Being a strong adher­ent of dog­food­ing, I shared a video of a simple example I came up with myself. Starting from the curved can­vas wall that was part of the AotC gal­lery, I pro­posed mak­ing it adjustable by visitors.

Quickly whip­ping some­thing up with ready-to-hand mater­i­als (in this case LEGO and paper) and act­ing out the inter­ac­tions is a basic inter­ac­tion design tech­nique. I shortly talked about sketches versus pro­to­types. I wanted to be sure stu­dents under­stood that it would be fine for their mod­els to be more tent­at­ive and evoc­at­ive, than spe­cific and didactic. For this I referred to the clas­sic Sketching User Experiences by Bill Buxton, one of the few inter­ac­tion design text­books I know of that is as use­ful for play­ful design as it is for purely instru­mental projects.

Sketches versus prototypes

A final bit of design the­ory I shared was the notion of an iter­at­ive pro­cess. I encour­aged them to move swiftly from ideat­ing to sketch­ing to test­ing to reflect­ing and back to ideat­ing again. To that end, this is the struc­ture I gave them for the workshop:

Step 1: Ideate and pro­to­type one thing a per­son can do, solo.

Step 2: Pair up and play each other’s pro­to­types. Reflect on them. What was enjoy­able about it, and why?

Step 3: Come up with a new idea, based on the ori­ginal two pro­to­types but bet­ter. Make sure you test it and improve it at least once.

Step 4: Present (demo) the ideas to each other. Let people ask ques­tions and make sug­ges­tions for improve­ment. Makers don’t respond but just listen.

There was plenty of paper to work with. I also brought a bunch of LEGO, includ­ing a fresh batch of mini­figs still in pack­aging. The pleas­ure with which these were opened and admired was a nice way to segue into a more play­ful mind­set. I also brought a secret weapon: a Muji LEGO hole punch, which is a great tool for build­ing LEGO/paper hybrids. I wish I’d brought a couple more back from Japan.

We also provided large prin­touts of cop­ies from an exhib­i­tion cata­logue on the gal­lery for ref­er­ence and remix purposes.

Playful exhibition design workshop at Reinwardt Academy

This workshop’s focus was on get­ting acquain­ted with new con­cepts and pro­cesses. Even so, some inter­est­ing and enjoy­able out­comes were pro­duced. They included a pic­ture gal­lery in which the pieces rotate to fol­low a par­tic­u­lar vis­itor (which reminded me of Random International’s Audience), and a cyl­indrical space which rotates as the vis­itor moves around it (remin­is­cent of Villa Volta in Dutch amuse­ment park Efteling).

Playful exhibition design workshop at Reinwardt Academy

Playful exhibition design workshop at Reinwardt Academy

Students learned about play and play­ful­ness, sketch­ing player exper­i­ences and the iter­at­ive design pro­cess. But the most import­ant thing they learned was the import­ance of play­ing well together. This is a vital skill for suc­cess­fully test­ing mod­els such as the ones made in this work­shop. It requires ima­gin­a­tion and spon­taneity, sim­ilar to that found in improv theater.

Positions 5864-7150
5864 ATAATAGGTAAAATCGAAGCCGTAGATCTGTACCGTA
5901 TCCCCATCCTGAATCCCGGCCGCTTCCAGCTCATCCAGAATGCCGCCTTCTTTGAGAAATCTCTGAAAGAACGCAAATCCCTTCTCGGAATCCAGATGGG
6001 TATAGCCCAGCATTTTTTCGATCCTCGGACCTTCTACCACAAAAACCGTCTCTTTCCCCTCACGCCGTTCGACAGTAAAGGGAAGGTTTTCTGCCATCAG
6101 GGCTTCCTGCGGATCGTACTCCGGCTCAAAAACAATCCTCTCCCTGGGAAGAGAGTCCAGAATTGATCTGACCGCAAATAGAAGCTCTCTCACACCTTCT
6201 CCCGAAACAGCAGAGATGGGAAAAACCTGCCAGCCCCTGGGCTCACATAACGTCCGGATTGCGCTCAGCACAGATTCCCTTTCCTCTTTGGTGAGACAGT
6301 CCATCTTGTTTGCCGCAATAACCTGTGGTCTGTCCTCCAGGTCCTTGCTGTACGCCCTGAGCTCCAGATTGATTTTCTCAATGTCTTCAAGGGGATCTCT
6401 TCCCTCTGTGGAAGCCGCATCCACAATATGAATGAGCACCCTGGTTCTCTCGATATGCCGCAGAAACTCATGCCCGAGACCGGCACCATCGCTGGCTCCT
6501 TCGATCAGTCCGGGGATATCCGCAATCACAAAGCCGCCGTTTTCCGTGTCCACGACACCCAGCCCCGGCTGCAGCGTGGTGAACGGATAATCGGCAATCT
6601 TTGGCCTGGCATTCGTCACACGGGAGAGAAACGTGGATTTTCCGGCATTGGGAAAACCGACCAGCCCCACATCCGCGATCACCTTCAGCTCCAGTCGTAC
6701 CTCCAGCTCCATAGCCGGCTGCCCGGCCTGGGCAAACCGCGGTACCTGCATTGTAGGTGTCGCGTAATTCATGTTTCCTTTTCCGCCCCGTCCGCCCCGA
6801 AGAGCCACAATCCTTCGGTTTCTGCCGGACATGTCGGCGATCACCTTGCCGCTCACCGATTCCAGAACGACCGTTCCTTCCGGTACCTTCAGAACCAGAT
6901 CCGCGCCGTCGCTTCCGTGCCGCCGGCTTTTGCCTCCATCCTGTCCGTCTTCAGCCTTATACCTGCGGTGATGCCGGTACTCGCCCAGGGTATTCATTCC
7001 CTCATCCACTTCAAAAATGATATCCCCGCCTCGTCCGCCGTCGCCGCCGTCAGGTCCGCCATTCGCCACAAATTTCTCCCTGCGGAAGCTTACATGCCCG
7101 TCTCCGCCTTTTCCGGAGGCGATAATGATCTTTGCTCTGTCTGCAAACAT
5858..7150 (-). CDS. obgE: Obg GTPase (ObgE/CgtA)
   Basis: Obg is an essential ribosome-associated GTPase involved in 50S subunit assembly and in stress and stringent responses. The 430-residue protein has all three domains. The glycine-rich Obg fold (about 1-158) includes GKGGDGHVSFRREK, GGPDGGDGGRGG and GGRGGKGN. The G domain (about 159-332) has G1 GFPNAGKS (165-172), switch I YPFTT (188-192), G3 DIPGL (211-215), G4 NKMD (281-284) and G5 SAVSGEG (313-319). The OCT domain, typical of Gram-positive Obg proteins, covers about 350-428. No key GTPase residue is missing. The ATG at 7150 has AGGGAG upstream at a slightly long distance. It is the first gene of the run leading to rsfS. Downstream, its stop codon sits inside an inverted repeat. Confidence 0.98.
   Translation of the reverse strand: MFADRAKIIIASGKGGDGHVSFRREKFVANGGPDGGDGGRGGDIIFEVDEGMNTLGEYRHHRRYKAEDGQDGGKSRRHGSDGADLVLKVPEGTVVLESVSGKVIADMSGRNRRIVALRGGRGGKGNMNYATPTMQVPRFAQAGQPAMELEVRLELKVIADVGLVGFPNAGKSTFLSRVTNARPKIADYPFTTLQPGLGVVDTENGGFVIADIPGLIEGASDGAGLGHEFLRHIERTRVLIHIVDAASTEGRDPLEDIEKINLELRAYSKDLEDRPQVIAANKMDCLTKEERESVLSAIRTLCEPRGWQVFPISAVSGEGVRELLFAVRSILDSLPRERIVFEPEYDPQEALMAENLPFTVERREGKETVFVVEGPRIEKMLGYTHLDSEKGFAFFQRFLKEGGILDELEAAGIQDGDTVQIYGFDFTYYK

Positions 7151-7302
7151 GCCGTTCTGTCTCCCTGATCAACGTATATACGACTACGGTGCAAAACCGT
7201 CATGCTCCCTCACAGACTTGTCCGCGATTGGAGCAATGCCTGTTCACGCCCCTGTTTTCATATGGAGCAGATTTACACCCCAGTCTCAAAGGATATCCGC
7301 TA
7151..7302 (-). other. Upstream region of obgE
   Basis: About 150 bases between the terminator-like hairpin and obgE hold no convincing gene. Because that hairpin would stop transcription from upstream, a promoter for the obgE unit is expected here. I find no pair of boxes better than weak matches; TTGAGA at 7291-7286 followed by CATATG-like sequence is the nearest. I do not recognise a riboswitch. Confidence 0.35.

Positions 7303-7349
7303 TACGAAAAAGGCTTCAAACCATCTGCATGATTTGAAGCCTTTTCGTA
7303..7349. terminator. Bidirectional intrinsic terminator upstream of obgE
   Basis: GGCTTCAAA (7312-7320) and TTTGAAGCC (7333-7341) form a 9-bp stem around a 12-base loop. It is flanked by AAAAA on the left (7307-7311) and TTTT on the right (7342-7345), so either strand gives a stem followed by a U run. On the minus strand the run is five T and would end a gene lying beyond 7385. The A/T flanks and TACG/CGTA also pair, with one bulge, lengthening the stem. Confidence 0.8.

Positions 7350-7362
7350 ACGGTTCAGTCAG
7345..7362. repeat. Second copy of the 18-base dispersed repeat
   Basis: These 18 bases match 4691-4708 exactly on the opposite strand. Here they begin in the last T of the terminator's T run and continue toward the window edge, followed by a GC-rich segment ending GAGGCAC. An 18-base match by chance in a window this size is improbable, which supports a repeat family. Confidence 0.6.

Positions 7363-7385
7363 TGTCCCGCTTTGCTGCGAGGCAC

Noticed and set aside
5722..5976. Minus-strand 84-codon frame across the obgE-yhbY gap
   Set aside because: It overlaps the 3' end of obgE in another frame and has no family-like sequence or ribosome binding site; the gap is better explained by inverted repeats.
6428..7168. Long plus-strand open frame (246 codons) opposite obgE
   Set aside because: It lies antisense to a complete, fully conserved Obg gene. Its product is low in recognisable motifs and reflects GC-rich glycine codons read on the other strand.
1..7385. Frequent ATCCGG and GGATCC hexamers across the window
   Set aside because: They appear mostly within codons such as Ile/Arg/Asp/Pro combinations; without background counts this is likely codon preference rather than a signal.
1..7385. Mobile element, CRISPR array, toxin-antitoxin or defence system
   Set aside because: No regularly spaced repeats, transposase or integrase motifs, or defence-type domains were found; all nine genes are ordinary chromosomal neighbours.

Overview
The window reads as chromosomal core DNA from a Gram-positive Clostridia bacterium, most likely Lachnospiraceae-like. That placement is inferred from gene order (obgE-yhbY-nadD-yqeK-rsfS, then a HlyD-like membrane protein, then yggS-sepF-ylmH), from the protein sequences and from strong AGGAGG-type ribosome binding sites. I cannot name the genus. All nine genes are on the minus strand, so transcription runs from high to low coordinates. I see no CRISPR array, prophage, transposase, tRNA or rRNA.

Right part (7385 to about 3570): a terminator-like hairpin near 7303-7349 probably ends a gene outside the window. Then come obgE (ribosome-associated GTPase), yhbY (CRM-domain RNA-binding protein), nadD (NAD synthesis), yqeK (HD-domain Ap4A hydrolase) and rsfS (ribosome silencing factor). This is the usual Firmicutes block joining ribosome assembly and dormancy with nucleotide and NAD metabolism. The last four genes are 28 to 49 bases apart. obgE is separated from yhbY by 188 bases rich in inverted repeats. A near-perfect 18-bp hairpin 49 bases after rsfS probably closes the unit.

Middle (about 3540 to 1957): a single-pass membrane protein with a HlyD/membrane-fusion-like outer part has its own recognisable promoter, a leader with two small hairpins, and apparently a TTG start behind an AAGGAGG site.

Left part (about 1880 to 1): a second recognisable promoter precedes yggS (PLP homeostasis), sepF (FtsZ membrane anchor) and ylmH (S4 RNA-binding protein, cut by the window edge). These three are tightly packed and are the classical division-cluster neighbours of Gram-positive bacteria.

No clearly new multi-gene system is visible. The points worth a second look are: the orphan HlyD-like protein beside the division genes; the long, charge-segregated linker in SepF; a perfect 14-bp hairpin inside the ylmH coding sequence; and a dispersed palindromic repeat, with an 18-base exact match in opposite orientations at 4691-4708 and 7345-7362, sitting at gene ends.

For example, those play­ing the role of the exhib­i­tion had a tend­ency to tell the per­son play­ing the vis­itor what to do. It appears they would think of the cre­ated exper­i­ence as a lin­ear path to be fol­lowed. It takes some time to adjust to the notion of a visitor/player being the per­son who com­pletes the exper­i­ence. This also requires a par­tic­u­lar atti­tude from the player, to for­get about all they know as a co-creator and to really inhabit the role of a first-time vis­itor, as they move their fig­ur­ine through the model and nar­rate their actions.

I am con­vinced such skills can be prac­ticed by play­ing many dif­fer­ent things, with many dif­fer­ent people, all the while being mind­ful of how phys­ical stuff and the social rules come together to shape an exper­i­ence. It’s a valu­able skill to have as a designer of exhib­i­tions, or of any other thing used or inhab­ited by people. Workshops like this help develop those skills, and I always enjoy facil­it­at­ing them.

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Week 303

Last week Kars talked with the Airborne Museum about the upcom­ing playtest for SHACHI and also demoed our pro­gress to the cli­ent. We are plan­ning a minor pol­ish sprint while we wait for that playtest.

Kars also atten­ded the Hacking Habitat life-hack mara­thon about debt and facil­it­ated a ses­sion of Playing with Rules for a group of people involved with the subject.

In my absence Kars pre­pared the kick-off work­shop for our new pro­ject KOKORO where we will use the engage­ment loops model to found our design with.

Hubbub Nerd 101

In media appear­ances: both of us are fea­tured sep­ar­ately in Vrij Nederland’s rank­ing of the Netherlands’s top 101 nerds. We are hon­oured, kind of.

Presenting at ÜBERALL in Vienna

I spent last week in Vienna from Tuesday onwards to present at the ÜBERALL app con­gress about play­ful design. I com­bined the visit with a fact-finding mis­sion for Cuppings which proved to be extremely fruit­ful. I drank lots of cof­fee in Vienna’s excel­lent third wave cof­fee bars while pre­par­ing my presentation.

I then took the train to Amsterdam at the end of the week for a week of cli­ent engage­ments and pro­duc­tion work in the Netherlands.

Keep an eye out for Codepot a work­shop con­fer­ence in Warsaw this August where I will be giv­ing a work­shop on user engage­ment and app design.